Beaujolais Nouveau in Paris

Celebrating Beaujolais Nouveau In Paris 2014

Loving the night of Beaujolais Nouveau in Paris is like loving country music. One is constantly obliged to explain oneself. No other genre of wine has been so rightly derided by the international wine press for its superficiality. And yet, as in country music, there remain practitioners of the form whose work attains a sublime simplicity, particularly when experienced in the correct context. In Paris, at the right party, Beaujolais Nouveau is a transcendental event, a cross between Thanksgiving and New Year’s Eve, the one night of the year when an otherwise reserved and miserly population abandons its dime-sized, forward-facing café tables to stand around and sing and offer cheers to strangers. For the wine is so cheap that it lends itself to sharing. And the curious secret of the Beaujolais region is that its vanguard – the great winemakers who toil to redeem its reputation from the worldwide Nouveau hangover – still make some fine Beaujolais Nouveau themselves. The evening’s challenge is where to find it.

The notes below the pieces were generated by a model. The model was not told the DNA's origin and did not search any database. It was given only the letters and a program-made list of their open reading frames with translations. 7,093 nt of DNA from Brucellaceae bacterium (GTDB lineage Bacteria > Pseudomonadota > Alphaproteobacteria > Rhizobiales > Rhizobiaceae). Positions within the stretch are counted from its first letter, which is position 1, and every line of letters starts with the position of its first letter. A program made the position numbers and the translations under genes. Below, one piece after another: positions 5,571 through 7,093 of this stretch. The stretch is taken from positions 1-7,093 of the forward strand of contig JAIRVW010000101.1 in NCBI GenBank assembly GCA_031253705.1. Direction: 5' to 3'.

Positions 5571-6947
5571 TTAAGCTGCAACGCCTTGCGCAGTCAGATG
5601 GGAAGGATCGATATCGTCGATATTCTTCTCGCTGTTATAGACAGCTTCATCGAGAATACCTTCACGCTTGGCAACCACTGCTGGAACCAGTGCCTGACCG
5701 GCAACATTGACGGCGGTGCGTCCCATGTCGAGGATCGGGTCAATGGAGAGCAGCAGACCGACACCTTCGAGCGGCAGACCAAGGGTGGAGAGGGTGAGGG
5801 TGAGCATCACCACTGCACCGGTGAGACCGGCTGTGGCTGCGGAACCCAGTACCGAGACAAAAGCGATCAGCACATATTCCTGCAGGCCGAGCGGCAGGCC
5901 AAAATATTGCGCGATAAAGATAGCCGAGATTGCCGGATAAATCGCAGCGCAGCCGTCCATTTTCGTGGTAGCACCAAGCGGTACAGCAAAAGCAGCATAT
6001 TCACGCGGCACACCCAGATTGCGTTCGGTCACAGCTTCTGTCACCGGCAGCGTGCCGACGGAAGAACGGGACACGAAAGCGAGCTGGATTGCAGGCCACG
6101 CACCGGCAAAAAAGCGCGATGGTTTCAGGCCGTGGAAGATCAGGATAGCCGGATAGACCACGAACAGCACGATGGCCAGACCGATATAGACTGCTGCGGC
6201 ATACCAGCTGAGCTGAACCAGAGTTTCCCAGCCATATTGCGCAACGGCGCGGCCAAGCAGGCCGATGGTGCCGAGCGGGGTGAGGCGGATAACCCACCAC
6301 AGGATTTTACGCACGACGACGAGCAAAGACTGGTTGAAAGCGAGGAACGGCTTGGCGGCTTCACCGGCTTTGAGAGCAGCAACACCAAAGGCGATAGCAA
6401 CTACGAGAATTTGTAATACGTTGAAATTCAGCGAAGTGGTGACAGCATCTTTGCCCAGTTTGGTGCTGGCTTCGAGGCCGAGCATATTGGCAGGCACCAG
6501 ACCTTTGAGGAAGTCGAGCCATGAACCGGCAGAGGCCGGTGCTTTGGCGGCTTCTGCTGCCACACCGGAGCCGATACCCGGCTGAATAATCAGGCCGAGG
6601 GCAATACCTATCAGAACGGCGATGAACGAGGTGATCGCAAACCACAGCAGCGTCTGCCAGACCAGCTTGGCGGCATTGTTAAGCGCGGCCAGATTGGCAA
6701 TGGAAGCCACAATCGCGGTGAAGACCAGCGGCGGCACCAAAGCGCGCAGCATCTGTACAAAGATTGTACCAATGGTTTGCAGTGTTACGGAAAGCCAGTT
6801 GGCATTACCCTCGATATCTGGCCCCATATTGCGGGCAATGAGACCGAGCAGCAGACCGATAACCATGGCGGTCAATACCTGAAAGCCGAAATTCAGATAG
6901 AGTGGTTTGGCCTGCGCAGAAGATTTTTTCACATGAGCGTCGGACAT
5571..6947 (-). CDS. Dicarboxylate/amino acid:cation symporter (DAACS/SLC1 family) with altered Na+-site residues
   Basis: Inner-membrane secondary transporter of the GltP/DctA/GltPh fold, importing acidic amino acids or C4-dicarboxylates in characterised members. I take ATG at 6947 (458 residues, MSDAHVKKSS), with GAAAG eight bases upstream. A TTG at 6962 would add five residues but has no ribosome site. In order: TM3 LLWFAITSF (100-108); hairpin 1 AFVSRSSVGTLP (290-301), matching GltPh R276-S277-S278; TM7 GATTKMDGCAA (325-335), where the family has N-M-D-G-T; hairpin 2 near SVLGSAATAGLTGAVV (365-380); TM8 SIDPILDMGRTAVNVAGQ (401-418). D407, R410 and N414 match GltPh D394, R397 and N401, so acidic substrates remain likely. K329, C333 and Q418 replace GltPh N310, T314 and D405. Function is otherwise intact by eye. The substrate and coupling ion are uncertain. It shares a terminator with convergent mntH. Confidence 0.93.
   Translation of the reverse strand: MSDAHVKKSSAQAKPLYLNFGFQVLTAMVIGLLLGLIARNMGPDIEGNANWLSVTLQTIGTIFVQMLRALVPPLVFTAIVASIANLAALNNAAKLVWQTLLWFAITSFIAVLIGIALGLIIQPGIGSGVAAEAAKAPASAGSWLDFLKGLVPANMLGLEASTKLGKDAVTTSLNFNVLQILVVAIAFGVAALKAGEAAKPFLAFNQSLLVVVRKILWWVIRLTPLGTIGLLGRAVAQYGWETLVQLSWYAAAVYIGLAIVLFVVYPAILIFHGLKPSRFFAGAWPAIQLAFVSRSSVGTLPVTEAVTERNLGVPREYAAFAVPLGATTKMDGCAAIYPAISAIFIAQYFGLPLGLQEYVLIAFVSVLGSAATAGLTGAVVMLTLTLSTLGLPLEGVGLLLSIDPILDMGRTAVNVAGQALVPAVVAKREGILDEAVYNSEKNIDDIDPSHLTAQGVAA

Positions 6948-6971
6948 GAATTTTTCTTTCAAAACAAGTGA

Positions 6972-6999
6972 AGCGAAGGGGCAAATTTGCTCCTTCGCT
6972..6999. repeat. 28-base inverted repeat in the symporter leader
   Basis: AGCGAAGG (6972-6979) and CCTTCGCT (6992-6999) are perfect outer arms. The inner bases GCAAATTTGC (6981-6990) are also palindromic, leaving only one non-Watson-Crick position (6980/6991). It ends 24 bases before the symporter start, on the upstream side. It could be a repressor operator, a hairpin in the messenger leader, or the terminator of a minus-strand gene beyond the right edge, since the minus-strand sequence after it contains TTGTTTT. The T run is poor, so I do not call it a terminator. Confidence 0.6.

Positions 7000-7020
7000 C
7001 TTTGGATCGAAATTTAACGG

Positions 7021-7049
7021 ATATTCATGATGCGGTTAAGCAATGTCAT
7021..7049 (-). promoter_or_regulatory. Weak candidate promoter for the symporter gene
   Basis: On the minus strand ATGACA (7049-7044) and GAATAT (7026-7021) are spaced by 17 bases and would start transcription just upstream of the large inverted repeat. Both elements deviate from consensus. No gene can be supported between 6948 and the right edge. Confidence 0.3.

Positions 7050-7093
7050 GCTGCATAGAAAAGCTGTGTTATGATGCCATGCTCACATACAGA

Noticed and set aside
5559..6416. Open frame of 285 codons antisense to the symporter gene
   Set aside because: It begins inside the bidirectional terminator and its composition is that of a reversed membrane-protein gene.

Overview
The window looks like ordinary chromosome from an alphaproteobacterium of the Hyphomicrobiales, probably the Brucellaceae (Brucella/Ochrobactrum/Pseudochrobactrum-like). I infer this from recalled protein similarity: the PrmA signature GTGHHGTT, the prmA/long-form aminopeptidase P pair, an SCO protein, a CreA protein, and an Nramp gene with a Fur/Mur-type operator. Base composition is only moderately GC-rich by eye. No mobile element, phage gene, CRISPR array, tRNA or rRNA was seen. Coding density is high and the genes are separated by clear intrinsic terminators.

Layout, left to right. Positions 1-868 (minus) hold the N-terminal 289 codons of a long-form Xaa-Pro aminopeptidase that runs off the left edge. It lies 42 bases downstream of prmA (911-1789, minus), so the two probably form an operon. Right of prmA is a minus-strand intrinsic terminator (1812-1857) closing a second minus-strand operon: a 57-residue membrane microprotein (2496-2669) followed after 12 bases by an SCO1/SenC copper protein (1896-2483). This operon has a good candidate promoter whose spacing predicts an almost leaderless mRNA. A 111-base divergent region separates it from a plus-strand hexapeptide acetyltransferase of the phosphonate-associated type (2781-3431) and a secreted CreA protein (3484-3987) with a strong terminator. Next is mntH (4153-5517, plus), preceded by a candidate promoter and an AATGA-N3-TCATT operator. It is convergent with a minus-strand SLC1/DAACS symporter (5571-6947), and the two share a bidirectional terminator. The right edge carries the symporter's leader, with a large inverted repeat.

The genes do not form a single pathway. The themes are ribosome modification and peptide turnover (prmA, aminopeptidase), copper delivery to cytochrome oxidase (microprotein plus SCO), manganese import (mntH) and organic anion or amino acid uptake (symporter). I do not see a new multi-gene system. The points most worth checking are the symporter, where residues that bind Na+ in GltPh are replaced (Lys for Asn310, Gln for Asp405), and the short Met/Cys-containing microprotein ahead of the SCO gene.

What follows is a list and a map of Paris’ greatest Beaujolais Nouveau parties: places where the tradition of ringing in the New Year of the region’s wine persists in all its twangy, cherry-fresh glory.

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Le Verre Vole sur Mer in Paris

Le Verre Volé sur Mer

It came as a total surprise that this, the seafood offshoot of beloved wine bar Le Verre Volé, would be one of my least favorite dining experiences in Paris. Let’s be blunt: this was the worst meal I’ve had in several years. Uncomfortable churn-em’ highchair seating and blindingly bright lamps could be forgiven if there was more than one dish that beckoned a second bite. We ordered everything on the menu and finished nothing, not even the plate of six Maldon oysters (18 euros) that arrived after everything else, floating warmly in a pool of salted meltwater. I’m not sure how Cyril Bordarier, who is generally respected in the  Paris wine and restaurant scene, has created something with such an astringent atmosphere, with so little wine (the number of whites and reds can be counted on one hand), and with food that is remarkably, memorably unpleasant to eat. Continue reading